So when the day came that she decided she would fight crime as a costumed vigilante, it didn't surprise her kids. As she sewed her new Lycra costume, they hoped that she would tire before it was time to start walking the streets, patrolling for the bad guys as it were. The costume came out a crazy mess. Instead of something black that would allow her to lurk in the shadows like some rich eccentric trained in martial arts, she chose a loud hot pink and plum suit with silver embroidery. The amount of detail was more than a normal person would have gone for. But not Crystal. She was an eccentric, after all.
"What're you going to call yourself, mom?" her youngest had asked. Sasha had blonde hair like father with the pale skin of her mother. It made her look sickly and made people give Crystal a third glance (the second was guaranteed).
Her kids were at the dining room table eating what passed for a macaroni casserole. Being out of tuna and not wanting to feed her kids ground beef, Crystal had used bits of shredded chicken, sour cream and thrown in some peanuts for texture. She told them it was like a dish she had when she was in the peace corps in Africa; a peanut stew, she had said. Her daughter was young and kind enough to still believe her mom's stories about life before children.
Crystal was putting her pink cape on, hoping the silver stars on the back made her look more like a superhero than a third-rate stage magician, though deep down she knew it was nowhere near either of those possibilities and closer to a 4-year old playing dress up.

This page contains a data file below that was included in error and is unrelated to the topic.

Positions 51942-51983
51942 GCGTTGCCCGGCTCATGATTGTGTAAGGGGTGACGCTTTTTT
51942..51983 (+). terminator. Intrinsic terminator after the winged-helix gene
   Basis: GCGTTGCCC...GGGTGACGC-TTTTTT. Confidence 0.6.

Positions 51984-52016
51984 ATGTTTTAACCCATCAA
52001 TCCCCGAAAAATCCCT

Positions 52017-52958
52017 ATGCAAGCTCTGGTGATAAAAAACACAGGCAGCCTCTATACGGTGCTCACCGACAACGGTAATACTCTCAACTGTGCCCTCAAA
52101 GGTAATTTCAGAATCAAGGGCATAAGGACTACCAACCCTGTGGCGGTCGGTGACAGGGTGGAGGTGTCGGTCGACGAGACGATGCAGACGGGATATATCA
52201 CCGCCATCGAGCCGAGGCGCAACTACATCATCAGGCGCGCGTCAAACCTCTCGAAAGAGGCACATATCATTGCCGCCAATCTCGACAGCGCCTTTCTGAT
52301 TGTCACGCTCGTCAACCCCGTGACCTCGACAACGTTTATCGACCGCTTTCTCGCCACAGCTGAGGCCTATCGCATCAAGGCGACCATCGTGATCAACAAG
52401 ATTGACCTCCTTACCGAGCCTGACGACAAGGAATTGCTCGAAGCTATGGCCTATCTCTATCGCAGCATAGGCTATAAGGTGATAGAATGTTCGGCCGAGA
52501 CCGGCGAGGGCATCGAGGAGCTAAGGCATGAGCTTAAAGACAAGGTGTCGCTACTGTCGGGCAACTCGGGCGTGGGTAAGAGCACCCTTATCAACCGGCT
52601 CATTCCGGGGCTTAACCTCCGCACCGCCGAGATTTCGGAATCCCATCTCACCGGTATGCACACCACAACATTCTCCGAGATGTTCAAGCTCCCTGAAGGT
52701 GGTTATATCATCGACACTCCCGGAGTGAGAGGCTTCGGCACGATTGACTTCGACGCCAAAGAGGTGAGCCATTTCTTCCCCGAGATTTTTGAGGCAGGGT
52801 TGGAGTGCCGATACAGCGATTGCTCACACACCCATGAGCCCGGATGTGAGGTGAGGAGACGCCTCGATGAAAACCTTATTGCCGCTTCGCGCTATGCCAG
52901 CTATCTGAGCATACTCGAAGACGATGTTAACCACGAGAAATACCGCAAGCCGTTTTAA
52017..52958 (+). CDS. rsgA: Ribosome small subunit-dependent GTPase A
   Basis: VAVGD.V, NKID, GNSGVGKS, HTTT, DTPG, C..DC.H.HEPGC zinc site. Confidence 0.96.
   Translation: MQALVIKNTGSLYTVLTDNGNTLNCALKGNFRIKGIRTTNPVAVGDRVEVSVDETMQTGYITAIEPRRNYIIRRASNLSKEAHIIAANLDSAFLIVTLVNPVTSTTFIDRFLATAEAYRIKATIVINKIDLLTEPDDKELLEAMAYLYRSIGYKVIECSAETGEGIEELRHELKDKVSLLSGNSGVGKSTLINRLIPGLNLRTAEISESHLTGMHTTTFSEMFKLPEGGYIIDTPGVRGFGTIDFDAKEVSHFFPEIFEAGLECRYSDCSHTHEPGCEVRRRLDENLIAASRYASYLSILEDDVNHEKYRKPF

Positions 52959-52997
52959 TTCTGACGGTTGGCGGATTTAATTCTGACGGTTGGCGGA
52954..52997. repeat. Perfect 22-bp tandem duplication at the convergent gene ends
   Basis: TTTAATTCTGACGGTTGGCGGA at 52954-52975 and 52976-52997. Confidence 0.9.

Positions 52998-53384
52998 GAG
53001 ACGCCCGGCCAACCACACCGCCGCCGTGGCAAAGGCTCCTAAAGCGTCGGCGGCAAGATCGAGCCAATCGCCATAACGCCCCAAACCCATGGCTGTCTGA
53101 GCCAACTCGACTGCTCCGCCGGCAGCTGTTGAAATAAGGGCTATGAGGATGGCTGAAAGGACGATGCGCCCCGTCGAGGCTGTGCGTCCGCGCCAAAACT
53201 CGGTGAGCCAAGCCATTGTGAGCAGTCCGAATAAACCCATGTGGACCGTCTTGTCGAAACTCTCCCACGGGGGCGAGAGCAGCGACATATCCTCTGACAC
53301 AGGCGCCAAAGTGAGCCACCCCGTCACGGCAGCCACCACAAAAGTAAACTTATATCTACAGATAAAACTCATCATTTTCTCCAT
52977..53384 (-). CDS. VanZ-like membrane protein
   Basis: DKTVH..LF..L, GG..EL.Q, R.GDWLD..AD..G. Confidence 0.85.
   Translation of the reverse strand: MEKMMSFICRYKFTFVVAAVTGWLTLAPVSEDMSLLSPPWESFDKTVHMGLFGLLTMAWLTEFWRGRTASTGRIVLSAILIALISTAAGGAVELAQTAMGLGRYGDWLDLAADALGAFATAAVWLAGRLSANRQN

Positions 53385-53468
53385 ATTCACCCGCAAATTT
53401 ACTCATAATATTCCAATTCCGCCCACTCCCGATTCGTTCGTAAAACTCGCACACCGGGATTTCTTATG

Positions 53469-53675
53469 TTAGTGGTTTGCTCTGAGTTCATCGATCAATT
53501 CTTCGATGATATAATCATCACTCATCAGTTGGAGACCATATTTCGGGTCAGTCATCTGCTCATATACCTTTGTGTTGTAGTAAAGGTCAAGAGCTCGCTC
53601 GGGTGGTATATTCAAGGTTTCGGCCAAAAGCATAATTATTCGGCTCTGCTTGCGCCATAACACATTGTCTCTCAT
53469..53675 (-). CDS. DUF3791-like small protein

"I was just thinking of going with Star Crystal," she said. "See how I put the silver stars on the cape and the big purple star on the front of my costume? Stars plus my name, Crystal so Star Crystal."
"Mom," said her middle child, Bruce. "The point of a secret name is to keep your name out of it." He had her mousy brown hair and pale skin. He had a french look to him. At nine years old, he was already Crystal's 'smart little man'.
"Well, what's the point of doing good deeds if you're afraid to say it was you doing them?" she straightened her boots again though they were already straight.
"And you could use a mask, too," he said.
The oldest, Robbie, was staring down into his mac and chicken, stirring it as if the repeated turns would make it into a palatable meal. He had hit fifteen with as much emo force as could be mustered. His hair slipped into his eyes so often the only way the boy could see the world was if he was looking downwards.
"I've been researching what you're doing on the web," Bruce said, going into his 'lecture mode' form of speech. "There are other people who do it and they have groups online you can join. They call themselves 'reals' to distinguish themselves from comic book characters."
Bruce had been hoping that telling his mom that it had been done before would dash her interest in the whole crime-fighter thing. He was half expecting her to toss off her cape in a huff and go find a new project. What he said wasn't phasing her. This was bad. This meant that she had more in mind than patrolling the streets. She wasn't enough steps into her crazy scheme to be done playing with it.
"It turns out it is hard to catch people in the act of committing crimes," he said. He was determined to make this boring and normal for her. "The 'reals' wind up doing charity work in their costumes because there is no crime to fight like there are in the funny-books."
-- Excerpt from the diary of Star Crystal, dated 3-9-2009.